Anthony Ianni, of East Lansing, will represent the ASD community for a three-year term ending Sept. 30, 2015. Ianni graduated from Michigan State University in May 2012 with a bachelor’s in sociology. He played basketball on a full athletic scholarship for MSU, where he earned the Tim Bograkos Walk-on Player award and MSU Unsung Player award. He is currently working in events management for the university.
Amy Matthews, of Grand Haven, will represent state-funded initiatives for a three-year term ending Sept. 30, 2015. She is an associate professor of psychology at Grand Valley State University, focusing on autism and intellectual and development disabilities, and is director of the Statewide Autism Resources and Training Project. Matthews is a licensed psychiatrist and holds a Ph.D. and master’s in clinical psychology from Binghamton University, and a bachelor’s in psychology from UC Santa Barbara.
Robert Sheehan, of Lansing, will represent adult service agencies and/or Prepaid In Patient Health Plans or Community Mental Health Services Programs for a three-year term ending Sept. 30, 2015. He is CEO of Community Mental Health Authority of Clinton, Eaton and Ingham counties. He oversees a budget of $140 million and a staff of 900, where they provide mental health services to more than 10,000 residents in the area. He is an adjunct teaching faculty at MSU’s Graduate School of Social Work, a licensed master social worker, and past chair of contract and financial issues for Michigan Association of Community Mental Health Boards. He has a master’s of social work from Wayne State, and a bachelor’s in social work and an MBA from Michigan State.
Colleen Allen, of Detroit, will serve as chair of the council, and represent non-profit organizations serving those with ASD for a four-year term ending Sept. 30, 2016. Allen is president and CEO of Autism Alliance of Michigan, and is senior staff speech language pathologist in Henry Ford Health System’s neurology department, and is an adjunct professor at Wayne State and Oakland universities. She was previously director of the center for Autism and Developmental Disabilities in the Department of Pediatrics, and as a coordinator of pediatric services in the Department of Neurology at Henry Ford Health System. Allen has a Ph.D. in philosophy from Wayne State, a master’s in science from Boston University and a bachelor’s from the University of Michigan.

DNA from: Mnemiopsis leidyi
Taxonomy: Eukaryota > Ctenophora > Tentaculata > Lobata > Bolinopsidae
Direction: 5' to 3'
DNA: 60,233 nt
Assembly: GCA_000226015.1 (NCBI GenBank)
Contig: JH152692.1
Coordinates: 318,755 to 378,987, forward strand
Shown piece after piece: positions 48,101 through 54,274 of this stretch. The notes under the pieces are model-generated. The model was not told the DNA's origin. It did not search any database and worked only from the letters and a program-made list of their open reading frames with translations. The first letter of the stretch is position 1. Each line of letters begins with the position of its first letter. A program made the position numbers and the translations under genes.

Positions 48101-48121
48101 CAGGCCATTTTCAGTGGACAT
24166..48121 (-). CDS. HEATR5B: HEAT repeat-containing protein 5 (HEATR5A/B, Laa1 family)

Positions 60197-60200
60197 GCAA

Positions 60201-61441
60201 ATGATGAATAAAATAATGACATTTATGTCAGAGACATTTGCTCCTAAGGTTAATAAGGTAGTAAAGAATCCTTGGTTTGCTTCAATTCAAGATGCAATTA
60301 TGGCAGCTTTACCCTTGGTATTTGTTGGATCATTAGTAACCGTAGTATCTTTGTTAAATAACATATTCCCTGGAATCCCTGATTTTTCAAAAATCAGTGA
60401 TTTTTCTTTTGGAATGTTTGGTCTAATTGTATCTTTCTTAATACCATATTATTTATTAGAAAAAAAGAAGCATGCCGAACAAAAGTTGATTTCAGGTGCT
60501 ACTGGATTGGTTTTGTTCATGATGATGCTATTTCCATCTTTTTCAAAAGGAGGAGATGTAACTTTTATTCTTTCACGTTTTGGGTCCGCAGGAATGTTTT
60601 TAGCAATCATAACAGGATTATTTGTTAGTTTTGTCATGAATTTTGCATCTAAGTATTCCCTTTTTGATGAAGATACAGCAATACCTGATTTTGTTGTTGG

R. Wayne Fuqua, of Kalamazoo, will represent state universities for a four-year term ending Sept. 30, 2016. Professor Fuqua is chair of Western Michigan University’s Department of Psychology, where he manages 17 faculty, 900 undergraduate, and 120 graduate students. He previously taught at the Center for AIDS Intervention Research at the Medical College of Wisconsin, and was a post-doctoral fellow at John’s Hopkins Medical Institute and John F. Kennedy Institute. Fuqua has a Ph.D., master’s and bachelor’s in psychology from the University of Florida.
Stacie Rulison, of St. Johns, will represent the ASD community for a four-year term ending Sept. 30, 2016. She is operations director for the Autism Alliance of Michigan, a behavioral therapist at Henry Ford Health System, an independent autism/behavioral specialist for Residential Options Inc., and an independent autism consultant for Autism Alliance, Wayne State University, and Grand Valley State University, and is active in a number of autism-related organizations. Rulison has a master’s in special education from Arizona State University, and a master’s and bachelor’s from Central Michigan University in human resource administration and business administration, respectively.
Dr. Jane Turner, of East Lansing, will represent medical / service centers or health care providers for a four-year term ending Sept. 30, 2016. She is the assistant medical director for DCH’s Office of Medical Affairs, serving as chief medical consultant for children’s special health care services. She previously worked as a pediatric consultant to the Ingham Intermediate School District as a member of its Central Diagnostic Team. She received her doctorate from the University of Oregon where she also completed her psychiatry fellowship, holds a bachelor’s in biology from Harvard, and completed her residency at the Children’s Hospital in Pittsburgh.
After the initial appointments, members of the council will serve four-year terms.